An exercise in finding the perfect box, this is a heuristic device developed to analyze a set of seminal architectural projects. The plans of Mies van der Rohe's clear-span structures (some built, some unbuilt) are overlaid about a common corner, revealing similarities and differences in size, proportion, and meter. The dimensions of the building modules are then averaged. These projects exhibit Mies' notion of the Modernist ideal of Universal Space: horizontal spatial continuity. If Mies' project was to find the ideal geometry for this idealized condition, averaging his various structural spans is an attempt to find that geometry on the architects' own terms. The result is an “average module,” the basic building block of the ideal box.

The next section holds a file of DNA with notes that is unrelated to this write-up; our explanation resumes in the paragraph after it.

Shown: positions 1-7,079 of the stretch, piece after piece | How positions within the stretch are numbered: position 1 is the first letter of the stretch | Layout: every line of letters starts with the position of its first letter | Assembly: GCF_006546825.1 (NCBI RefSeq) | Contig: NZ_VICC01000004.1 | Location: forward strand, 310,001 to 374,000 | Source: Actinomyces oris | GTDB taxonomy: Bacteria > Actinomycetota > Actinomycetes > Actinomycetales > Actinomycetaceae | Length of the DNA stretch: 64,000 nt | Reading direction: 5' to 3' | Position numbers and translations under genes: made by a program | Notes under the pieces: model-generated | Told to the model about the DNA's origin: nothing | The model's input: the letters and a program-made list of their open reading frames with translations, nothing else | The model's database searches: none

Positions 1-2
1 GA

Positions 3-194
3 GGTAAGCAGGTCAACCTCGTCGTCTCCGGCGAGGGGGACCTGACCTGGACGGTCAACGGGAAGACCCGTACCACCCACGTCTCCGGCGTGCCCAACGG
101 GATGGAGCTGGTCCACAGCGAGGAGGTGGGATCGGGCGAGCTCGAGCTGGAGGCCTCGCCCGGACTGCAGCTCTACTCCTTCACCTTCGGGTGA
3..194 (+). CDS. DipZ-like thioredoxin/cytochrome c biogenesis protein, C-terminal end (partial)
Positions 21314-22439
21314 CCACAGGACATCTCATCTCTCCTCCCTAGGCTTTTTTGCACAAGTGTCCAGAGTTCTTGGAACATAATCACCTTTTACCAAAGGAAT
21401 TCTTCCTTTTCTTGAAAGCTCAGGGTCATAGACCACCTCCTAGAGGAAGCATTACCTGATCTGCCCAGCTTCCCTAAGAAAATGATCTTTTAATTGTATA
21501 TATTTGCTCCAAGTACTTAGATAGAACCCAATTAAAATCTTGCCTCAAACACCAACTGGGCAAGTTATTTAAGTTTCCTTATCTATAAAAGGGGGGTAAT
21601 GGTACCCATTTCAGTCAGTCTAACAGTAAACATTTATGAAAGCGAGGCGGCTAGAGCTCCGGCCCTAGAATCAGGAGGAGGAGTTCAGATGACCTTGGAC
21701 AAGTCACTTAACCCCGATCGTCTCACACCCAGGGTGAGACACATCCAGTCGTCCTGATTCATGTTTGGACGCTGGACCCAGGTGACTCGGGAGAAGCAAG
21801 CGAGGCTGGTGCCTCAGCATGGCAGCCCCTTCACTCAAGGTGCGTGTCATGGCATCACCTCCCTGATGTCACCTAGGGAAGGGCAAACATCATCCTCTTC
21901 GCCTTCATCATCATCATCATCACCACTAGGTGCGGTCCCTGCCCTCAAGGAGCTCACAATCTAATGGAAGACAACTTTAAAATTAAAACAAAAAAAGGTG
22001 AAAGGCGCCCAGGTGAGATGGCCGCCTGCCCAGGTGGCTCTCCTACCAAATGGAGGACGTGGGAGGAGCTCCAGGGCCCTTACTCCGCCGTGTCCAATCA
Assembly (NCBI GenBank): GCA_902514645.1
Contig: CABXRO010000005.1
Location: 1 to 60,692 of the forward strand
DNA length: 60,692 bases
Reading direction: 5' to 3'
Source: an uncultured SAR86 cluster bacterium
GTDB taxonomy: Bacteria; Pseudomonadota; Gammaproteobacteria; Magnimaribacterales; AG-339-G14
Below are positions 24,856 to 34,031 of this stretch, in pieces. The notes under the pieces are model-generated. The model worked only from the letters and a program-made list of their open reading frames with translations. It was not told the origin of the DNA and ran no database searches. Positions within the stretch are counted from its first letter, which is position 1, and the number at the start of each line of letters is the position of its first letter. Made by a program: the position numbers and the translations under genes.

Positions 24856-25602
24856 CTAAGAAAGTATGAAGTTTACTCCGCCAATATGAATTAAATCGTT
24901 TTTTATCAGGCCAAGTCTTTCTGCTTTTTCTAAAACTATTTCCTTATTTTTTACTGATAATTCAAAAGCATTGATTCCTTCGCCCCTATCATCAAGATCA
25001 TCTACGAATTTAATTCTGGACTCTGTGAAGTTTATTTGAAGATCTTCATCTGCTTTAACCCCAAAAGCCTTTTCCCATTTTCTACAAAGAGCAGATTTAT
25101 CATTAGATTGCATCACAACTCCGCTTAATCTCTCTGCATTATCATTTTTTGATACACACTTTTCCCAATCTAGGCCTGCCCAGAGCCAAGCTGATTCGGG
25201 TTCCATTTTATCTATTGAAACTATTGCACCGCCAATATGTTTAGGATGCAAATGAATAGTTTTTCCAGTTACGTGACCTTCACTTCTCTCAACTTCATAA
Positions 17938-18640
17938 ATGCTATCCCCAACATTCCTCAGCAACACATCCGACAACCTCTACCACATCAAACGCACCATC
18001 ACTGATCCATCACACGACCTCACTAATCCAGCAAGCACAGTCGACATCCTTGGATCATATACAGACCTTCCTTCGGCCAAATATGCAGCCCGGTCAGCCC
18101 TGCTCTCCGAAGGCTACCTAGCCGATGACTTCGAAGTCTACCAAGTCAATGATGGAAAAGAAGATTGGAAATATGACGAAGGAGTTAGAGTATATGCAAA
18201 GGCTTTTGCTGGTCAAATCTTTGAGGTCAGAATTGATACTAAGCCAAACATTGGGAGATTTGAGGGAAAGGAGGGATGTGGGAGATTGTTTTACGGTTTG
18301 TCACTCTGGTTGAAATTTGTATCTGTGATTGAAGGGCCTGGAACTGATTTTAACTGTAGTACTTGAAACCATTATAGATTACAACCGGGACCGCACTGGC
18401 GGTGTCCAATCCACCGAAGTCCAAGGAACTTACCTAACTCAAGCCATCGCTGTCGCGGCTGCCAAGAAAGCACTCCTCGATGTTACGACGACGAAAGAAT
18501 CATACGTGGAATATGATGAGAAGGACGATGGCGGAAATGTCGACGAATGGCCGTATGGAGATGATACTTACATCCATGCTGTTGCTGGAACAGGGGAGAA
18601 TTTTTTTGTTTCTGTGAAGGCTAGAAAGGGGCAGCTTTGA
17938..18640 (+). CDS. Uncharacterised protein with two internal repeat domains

The principle of cambering is the design of curvature into a structural element so that it deflects into the ideal form when loaded. The ideal form in the context of a “perfect” clear-span structure would be the horizontal of a beam, but in Mies' National Gallery in Berlin, another factor is taken into consideration: As this drawing shows, to scale, there is a camber built into the center and edge beams of the museum so that they are perceived to be perfectly flat but are in fact not. That is, even under normal gravity load a slight curvature is still present so that the beams seem to be absolutely horizontal to the naked eye.